Combined Flight Plan: Partnering to Solve New Demands

By Yvonne Bilshausen and J. Somer Shindler, United Airlines

After decades of insufficient spending on infrastructure and technology, many of America’s airports require renovation, expansion or full replacement. As the aviation industry continues to age, airlines and airports will need to work together to cost-effectively provide better and more efficient services to growing passenger numbers.

Defining the Challenges

A simplistic analysis of modern aviation might suggest that airlines and airports operate under different sets of principles, assumptions and priorities. Airlines, as private sector organizations operating in a highly competitive and low-margin market, have developed strengths in network operations, cost controls, fleet and logistics planning, and flexible operational planning. On the other hand, airlines generally operate as tenants in their networks, resulting in underdeveloped experience in facilities maintenance or management, fixed asset life cycle planning, or infrastructure asset management.

Conversely, airports are generally public organizations, accountable to a variety of stakeholders and act as a driving force in the local and regional economies in which they operate. Because of this, they must maintain a long-term perspective. Not surprisingly, airports have developed the ability to conduct capital improvement and airport master planning; however, long-range planning typically does not incorporate facility or asset management planning. Because of this and the nature of fixed assets and capital investment time frames, airports generally are unable to act with agility and short‑term responsiveness.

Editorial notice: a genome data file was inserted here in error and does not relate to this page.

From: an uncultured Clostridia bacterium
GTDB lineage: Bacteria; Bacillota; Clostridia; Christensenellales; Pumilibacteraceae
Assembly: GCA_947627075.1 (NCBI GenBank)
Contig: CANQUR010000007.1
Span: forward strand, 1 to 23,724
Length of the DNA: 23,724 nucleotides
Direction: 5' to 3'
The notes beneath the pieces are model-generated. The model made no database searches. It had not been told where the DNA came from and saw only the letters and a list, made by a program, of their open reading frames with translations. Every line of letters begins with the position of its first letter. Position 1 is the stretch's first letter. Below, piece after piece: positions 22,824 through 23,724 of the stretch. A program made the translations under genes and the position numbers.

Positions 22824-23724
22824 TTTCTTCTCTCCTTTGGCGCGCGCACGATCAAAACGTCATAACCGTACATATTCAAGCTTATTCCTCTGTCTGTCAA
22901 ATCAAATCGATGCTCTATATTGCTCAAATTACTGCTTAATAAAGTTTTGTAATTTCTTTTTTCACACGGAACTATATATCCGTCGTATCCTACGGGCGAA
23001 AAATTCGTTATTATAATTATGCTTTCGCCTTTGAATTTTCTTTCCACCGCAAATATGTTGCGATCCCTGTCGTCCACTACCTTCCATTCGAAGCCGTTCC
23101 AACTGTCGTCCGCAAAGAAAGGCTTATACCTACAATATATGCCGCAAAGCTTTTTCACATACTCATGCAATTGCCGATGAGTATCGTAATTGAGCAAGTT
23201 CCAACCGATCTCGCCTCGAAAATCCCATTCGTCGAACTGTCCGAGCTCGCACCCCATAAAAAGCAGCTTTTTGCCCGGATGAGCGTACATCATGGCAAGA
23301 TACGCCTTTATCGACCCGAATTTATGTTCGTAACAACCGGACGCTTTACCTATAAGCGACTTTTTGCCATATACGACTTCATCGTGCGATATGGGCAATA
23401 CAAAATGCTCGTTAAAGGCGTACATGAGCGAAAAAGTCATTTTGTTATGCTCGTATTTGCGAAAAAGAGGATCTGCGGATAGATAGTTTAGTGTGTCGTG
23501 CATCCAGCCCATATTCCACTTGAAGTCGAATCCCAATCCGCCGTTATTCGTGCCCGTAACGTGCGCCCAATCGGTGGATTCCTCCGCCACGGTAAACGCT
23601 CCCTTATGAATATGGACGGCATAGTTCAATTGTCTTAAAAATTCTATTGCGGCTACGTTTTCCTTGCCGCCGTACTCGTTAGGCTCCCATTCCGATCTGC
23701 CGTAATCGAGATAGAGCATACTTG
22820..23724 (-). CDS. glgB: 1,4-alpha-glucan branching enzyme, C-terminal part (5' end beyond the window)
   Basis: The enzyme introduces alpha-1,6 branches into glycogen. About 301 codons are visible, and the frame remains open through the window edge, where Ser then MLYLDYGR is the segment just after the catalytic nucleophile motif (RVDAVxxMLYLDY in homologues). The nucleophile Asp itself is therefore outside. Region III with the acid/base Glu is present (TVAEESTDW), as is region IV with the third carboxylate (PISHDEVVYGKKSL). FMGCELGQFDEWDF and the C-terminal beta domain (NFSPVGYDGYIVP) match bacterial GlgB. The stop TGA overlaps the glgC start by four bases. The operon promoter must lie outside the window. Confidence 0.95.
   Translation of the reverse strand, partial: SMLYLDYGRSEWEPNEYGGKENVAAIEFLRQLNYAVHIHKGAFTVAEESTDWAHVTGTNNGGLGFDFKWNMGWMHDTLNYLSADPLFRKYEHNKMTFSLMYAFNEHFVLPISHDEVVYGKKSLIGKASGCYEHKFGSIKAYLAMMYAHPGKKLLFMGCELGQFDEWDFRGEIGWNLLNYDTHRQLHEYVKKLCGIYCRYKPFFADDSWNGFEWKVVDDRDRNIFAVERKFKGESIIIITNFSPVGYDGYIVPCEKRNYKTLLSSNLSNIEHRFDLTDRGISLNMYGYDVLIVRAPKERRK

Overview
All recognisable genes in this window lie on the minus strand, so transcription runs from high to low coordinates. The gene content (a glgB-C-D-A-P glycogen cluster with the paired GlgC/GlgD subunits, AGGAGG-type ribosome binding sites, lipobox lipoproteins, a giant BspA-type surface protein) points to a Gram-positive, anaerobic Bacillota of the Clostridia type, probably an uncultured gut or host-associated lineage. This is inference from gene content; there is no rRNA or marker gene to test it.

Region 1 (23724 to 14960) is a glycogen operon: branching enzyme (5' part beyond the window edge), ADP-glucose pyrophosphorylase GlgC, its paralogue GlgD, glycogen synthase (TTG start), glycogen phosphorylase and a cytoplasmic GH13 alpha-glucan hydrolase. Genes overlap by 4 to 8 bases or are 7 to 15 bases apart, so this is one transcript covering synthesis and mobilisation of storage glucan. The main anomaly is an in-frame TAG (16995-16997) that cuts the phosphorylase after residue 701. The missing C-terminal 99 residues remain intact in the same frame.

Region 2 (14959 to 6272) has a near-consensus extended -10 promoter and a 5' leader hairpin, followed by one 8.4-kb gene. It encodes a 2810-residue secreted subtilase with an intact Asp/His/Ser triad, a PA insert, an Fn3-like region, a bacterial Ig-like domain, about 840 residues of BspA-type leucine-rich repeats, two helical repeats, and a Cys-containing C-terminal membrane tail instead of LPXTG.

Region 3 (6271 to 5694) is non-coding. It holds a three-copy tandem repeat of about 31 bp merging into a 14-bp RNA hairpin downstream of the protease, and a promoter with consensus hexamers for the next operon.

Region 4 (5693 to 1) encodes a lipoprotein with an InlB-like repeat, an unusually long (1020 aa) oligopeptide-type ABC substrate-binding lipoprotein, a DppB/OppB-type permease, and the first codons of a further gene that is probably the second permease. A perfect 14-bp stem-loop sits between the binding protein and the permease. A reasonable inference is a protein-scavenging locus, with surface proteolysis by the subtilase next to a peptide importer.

Despite their differences, airports and airlines value predictability, balance and agility. Whether planning for the short or long term, both entities are focused on achieving operational continuity and beneficial expansion for their shared customers, based on sound capital investments and operational expenses.

Meeting the Challenges

Since the first commercial flight, airlines and airports have relied on attracting passengers and cargo to create revenue. Though the modern airport business model has evolved, continuing to reduce costs and minimize waste will keep both parties fiscally healthy and competitive.

The most successful American airports and airlines will be those that recognize how to leverage the strength of partnerships to provide better customer service, experience and value. Common goals include the development and implementation of improved technologies, enhanced security systems and the increased reliability of all assets, both fixed and fleet. Clear communication, full cooperation and transparency are required to make these goals reality.

Transforming traditional master planning methodologies and considering constraints, resources, risks and opportunities will yield realistic long-term growth for airports and airlines. The inclusion of clearly defined triggers for growth will allow new opportunities, anticipated and unexpected, to be incorporated. Additionally, anticipating the operational costs of facility maintenance and asset management will yield more predictable financial outcomes. When a clear path of communication is maintained between the airports and airlines, customers and communities benefit.

Working Toward the Future

Airlines and airports recognize the value of each other’s skills and experience. Each entity knows that employing consultants who understand how airlines and airports engage in business is imperative to success for all key stakeholders. Leveraging these consultants’ and contractors’ technical training and third-party perspective creates new opportunities for the execution of programs and projects.

Roughly 900 million passengers travel through U.S. airports every year, and that number is expected to increase significantly. As we move further into the 21st century, airlines and airports will need to continue partnering together to drive new developments that answer the issues of increasing capacity within the aging aviation infrastructure.

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Yvonne Bilshausen Project Manager 312-572-8144
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